Apparently, the very first information about the appearance in the United States of a new heavy bomber with unusually high characteristics came to the Soviet leadership during the visit of E. Rykenbaker to the USSR in 1943. The foreign department of the General Staff of the Air Force was then in a difficult situation. On the one hand, Rickenbaker, as advisor to President Roosevelt, demanded an appropriate retinue. On the other hand, since the times of the First World War, he retained the rank of army captain and, according to diplomatic rules, could not get a higher rank in the accompanying officer. As a result, a young officer, a recent graduate of the Air Force Academy, captain A. I. Smolyarov, who spoke English well, was assigned to him. In the USSR, Rickenbacker was shown a number of military factories and military units. Flying from one airfield to another, Smolyarov and Rickenbaker spent time on conversations on various topics. During one of these conversations, the American guest mentioned the new B-29 bomber, reporting its high flight data. As it was supposed, after Rickenbacker's departure home, the attendant made a report, including in it information about the new aircraft. This item caused immediate interest, and Smolyarov had to prepare a special report in which he recalled everything that was said about B-29. After that, a systematic collection of information about this machine began on all official and unofficial channels.
On July 19, 1943, the head of the Soviet military mission in the United States, General Belyaev, asked the Americans about the possibility of supplying Lend-Lease samples of P-38, P-47, B-24 and B-29 aircraft. From this list, the Americans handed over to the Soviet Union only three P-47s. Two years later, on May 28, the USSR already requested 120 B-29s for use in the Far East against Japan. However, the Americans did not give a single one. By this time, the Soviet Union already had three, so far American, bombers of this type. In total, five B-29s crossed the border with the USSR. The first of them sat on the sea airfield aviation Central-Angular, located approximately 30 km north of Vladivostok, in July 1944, the aircraft from the 771th squadron of the 462nd bomber group, had the number 42-6256 and the designation "Ramp Tramp". This B-29-5-BW was hit by Japanese anti-aircraft gunners over Anshan in Manchuria. The crew commander was Captain Howard Jarell. Due to the damaged motor, the commander decided not to "pull" to his airfield and entered the airspace of the Soviet Union. Pacific Air Force fighter aircraft intercepted fleet and brought him to the airport near Vladivostok. According to the then Soviet-Japanese neutrality agreement, the bomber and crew were interned. This practice applied to all American planes that fell into the territory of the Far East during the military operations, starting with B-25 E. York from the Doolittle group, which landed on Unashi airfield in April 1942. In this way, a significant number of B-25, B-24, PV-1 and PV-2, which landed mainly in Kamchatka, at the airfields of the 128th mixed air division subsequently fell into the hands of Soviet pilots. Some of them were used in combat against Japan in August 1945. B-29-5-BW remained on Central Angular, and Jarell’s crew was transferred to a special department, which ensured the delivery of Americans to a special camp in Central Asia. Although the camp was watched by representatives of the Japanese embassy, American pilots were periodically staged an “escape” and declared at US bases in Iran.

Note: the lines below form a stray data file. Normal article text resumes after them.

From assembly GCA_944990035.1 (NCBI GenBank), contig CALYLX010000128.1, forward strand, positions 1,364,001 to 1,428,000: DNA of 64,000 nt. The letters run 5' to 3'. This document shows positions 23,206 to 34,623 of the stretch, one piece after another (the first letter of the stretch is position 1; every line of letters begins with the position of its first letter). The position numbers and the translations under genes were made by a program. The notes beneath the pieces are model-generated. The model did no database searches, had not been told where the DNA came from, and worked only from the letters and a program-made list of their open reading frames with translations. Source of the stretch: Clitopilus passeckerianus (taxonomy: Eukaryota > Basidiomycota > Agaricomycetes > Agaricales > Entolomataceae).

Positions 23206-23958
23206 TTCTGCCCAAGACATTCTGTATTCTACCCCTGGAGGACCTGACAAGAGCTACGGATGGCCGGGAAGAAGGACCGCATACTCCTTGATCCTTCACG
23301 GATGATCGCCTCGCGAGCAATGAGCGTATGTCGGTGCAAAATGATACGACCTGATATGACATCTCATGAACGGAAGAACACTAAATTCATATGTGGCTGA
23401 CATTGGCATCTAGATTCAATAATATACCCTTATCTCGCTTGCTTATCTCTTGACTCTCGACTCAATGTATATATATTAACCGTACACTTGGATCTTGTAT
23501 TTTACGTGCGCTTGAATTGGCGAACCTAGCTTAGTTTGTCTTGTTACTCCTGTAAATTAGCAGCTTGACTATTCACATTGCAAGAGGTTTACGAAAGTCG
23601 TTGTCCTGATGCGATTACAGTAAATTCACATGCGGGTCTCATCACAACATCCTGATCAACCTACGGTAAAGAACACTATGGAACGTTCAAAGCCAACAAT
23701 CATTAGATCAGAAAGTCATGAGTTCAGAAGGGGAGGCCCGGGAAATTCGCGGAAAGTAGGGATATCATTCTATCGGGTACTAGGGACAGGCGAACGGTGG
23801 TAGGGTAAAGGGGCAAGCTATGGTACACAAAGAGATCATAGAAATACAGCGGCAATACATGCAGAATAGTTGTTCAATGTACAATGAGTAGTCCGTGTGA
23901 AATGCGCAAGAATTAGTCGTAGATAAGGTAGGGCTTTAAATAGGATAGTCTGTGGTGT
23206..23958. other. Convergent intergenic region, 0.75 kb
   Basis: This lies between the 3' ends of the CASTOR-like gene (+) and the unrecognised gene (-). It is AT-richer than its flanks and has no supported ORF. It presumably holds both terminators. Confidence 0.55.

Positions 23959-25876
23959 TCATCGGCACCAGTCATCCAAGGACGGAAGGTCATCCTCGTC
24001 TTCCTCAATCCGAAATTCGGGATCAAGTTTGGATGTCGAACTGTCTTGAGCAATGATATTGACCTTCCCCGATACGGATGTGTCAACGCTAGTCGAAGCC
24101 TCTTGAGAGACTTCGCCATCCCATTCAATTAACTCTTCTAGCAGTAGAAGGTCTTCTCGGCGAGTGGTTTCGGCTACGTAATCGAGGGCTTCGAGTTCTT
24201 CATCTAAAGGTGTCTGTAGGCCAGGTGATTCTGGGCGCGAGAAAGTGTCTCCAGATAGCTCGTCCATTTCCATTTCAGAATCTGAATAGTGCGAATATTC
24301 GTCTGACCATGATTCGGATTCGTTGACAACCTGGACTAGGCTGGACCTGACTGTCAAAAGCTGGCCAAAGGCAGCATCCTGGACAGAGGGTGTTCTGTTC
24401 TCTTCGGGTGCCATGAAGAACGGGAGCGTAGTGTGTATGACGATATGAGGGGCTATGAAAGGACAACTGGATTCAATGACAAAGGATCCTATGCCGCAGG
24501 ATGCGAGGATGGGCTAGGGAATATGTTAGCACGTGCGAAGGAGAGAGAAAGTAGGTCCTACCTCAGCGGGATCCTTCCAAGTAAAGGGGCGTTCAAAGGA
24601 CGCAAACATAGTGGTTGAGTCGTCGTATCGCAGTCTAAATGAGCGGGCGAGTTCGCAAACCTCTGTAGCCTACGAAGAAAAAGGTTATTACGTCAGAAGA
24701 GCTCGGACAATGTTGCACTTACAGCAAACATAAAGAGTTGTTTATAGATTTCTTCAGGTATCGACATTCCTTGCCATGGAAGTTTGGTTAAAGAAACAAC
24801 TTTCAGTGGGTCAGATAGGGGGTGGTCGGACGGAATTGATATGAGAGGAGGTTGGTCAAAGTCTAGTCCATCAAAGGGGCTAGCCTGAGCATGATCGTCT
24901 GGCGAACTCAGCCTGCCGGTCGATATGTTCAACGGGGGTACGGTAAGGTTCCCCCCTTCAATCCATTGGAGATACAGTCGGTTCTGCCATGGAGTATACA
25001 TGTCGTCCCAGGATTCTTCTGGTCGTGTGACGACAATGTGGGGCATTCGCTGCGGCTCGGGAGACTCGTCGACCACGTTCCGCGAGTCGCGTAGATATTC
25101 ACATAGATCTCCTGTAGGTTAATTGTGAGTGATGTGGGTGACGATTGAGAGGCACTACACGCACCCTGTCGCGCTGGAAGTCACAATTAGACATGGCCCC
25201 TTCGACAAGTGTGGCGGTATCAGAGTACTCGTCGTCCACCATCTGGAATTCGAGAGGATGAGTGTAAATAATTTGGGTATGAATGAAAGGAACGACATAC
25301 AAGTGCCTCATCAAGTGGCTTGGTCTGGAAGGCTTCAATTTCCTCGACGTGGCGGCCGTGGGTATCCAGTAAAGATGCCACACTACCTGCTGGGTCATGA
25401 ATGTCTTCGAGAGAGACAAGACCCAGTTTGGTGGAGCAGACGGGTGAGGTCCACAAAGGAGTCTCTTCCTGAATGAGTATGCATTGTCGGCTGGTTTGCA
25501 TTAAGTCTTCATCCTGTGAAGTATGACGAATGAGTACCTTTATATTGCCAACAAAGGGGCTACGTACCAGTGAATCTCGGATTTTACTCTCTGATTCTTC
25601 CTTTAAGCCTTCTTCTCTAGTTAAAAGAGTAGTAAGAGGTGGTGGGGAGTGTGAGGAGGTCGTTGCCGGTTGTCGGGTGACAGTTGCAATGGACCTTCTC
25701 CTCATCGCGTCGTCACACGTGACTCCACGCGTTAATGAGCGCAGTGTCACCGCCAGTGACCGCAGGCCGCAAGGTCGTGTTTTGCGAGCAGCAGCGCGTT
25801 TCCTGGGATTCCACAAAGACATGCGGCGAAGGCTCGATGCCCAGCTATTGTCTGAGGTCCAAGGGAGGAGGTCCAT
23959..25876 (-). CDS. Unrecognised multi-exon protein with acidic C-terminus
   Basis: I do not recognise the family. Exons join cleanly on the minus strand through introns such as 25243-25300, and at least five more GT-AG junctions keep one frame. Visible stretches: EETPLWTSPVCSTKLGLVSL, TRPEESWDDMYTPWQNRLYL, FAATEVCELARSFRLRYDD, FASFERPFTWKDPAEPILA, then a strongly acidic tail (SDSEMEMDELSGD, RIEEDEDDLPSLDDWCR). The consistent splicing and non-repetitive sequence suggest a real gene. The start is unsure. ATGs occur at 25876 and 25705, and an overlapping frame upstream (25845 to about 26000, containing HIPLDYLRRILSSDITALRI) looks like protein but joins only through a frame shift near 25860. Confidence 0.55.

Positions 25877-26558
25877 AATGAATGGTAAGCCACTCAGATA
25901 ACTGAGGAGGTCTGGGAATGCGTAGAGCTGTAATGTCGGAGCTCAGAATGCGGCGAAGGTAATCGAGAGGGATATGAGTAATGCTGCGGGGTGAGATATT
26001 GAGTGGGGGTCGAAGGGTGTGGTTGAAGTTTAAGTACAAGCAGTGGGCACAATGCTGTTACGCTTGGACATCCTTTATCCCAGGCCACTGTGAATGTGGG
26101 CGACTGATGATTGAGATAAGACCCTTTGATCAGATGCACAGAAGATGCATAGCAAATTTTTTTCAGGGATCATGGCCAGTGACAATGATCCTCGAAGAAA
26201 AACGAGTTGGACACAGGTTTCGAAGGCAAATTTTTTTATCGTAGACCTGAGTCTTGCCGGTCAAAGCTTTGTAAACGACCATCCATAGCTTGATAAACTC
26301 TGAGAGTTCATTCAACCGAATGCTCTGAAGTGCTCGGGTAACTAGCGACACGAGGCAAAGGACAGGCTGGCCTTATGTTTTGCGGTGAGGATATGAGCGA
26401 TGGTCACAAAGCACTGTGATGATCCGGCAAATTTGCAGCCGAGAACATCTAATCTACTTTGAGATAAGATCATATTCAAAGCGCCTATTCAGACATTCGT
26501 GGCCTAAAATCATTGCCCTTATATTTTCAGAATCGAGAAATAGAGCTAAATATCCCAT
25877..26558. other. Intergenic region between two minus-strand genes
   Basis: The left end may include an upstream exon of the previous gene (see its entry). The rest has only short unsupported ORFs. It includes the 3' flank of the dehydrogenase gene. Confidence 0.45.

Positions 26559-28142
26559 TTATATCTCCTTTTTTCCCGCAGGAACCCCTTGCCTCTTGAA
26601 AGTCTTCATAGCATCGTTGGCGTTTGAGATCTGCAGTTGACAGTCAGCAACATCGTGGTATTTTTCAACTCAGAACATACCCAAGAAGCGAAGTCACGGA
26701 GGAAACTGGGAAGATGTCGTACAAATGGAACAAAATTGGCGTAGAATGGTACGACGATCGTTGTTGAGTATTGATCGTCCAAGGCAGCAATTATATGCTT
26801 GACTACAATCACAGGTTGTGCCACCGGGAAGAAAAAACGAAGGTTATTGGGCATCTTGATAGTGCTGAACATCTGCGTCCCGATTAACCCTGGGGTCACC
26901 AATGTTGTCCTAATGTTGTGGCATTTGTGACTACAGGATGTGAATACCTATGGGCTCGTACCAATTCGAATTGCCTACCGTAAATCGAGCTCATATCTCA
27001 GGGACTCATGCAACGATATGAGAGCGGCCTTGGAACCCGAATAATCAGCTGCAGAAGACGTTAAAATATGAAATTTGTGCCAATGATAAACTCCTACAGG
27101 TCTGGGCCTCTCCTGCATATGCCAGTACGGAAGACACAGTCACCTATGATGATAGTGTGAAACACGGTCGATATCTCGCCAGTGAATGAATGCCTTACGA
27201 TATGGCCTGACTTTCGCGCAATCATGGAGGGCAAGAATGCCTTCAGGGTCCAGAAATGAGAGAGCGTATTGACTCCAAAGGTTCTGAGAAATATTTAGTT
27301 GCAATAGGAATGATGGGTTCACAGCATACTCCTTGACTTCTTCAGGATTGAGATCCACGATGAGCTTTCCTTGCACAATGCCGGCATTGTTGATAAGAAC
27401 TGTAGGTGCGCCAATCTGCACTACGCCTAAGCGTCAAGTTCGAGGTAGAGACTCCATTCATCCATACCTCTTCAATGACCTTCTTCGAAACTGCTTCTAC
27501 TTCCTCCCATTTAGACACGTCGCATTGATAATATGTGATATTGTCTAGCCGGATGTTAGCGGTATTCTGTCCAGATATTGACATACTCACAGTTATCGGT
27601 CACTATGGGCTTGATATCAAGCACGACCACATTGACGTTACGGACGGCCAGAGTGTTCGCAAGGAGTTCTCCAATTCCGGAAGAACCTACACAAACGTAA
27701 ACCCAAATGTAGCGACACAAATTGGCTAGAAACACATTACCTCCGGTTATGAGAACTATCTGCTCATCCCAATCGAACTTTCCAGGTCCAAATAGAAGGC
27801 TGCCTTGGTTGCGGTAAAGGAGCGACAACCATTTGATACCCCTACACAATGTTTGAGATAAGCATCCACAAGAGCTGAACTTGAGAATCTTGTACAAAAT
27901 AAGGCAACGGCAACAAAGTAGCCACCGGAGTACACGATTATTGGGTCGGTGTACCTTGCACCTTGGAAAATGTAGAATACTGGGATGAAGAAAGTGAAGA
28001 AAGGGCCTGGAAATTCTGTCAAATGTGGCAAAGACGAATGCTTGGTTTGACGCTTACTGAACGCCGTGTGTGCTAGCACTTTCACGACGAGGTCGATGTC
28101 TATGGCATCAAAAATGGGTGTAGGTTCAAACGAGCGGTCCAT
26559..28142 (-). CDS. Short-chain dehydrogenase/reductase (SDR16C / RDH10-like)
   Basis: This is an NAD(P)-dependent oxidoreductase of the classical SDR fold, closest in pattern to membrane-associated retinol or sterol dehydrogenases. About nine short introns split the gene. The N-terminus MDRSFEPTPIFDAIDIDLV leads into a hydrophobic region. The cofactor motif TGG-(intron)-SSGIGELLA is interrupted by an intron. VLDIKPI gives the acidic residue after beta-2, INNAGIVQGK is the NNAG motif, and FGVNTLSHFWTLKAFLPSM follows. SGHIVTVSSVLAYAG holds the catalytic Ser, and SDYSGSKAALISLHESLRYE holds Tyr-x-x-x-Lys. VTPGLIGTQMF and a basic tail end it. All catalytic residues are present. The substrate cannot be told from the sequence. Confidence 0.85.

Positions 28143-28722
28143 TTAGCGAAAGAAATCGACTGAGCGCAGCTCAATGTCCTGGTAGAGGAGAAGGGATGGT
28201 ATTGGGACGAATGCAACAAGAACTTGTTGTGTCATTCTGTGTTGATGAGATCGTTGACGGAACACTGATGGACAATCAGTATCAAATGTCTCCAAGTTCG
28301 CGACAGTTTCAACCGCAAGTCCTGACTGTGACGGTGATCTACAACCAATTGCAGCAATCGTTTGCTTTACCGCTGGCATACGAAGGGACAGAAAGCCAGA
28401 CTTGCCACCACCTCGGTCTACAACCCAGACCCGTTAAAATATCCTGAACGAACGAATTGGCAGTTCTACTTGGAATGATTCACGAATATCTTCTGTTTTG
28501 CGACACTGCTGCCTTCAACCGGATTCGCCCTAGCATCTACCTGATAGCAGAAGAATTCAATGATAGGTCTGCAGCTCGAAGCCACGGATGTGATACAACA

20 August 1944 th another aircraft shot down over the border on the Amur River. This time B-29A-1-BN №42-93829 (according to other data - №42-9329) from the 395 squadron of the 40 group. He was hit during a raid on steel mills in Yavat. The commander of the aircraft R.Mack-Glynn, dragging across the river, gave the order to jump. All crew members landed safely on parachutes. Uncontrolled bomber crashed into the mound in the Khabarovsk region. The next was the B-29-15-BW No.42-6365. In November of 1944, he hit a typhoon during a combat flight to Japan and was slightly damaged by lightning. The crew led by captain W. Price lost orientation and flew to the coast of the Soviet Far East on the remnants of fuel. Price went down at the Central-Corner airport, in the same place as the first B-29. This aircraft with the inscription on board "General H. Arnold Special" was part of the 794 Squadron of the 486 Group. The fourth car sat down in November 1944. This B-29-15-BW by Lieutenant Mikish (or, according to another document, Miklish) bombed Omura and left the target on three engines, the fourth put out of action Japanese fighters. On the coast, he was met by Soviet fighters and led to the airfield. This B-29 had the number 42-6358 and the side sign "Ding Hao". Much later, in August 1945, the fifth B-29 hit the USSR. The aircraft appeared in the area of the airfield Kanko, where the 14 th fighter regiment of the Air Force of the Pacific Fleet was based. He was intercepted by two pairs of Yak-9 and fired, resulting in a leftmost engine on the bomber caught fire. B-29 sat right there at the airport Kanko. Since all this happened after the USSR declared war on Japan and, accordingly, the denunciation of the treaty of neutrality, the car, apparently, was returned after repairs. It was not possible to establish the number of this aircraft and the division to which it belonged (at about the same time, the NKAP sent a letter to the NPO stating that, according to the available data, in Korea, the territory of our troops is B-29. In this regard, the NKAP asked to take measures to move the aircraft in the USSR, and if this is not possible, then dismantle the necessary units and equipment. It is quite possible that this was the fifth B-29).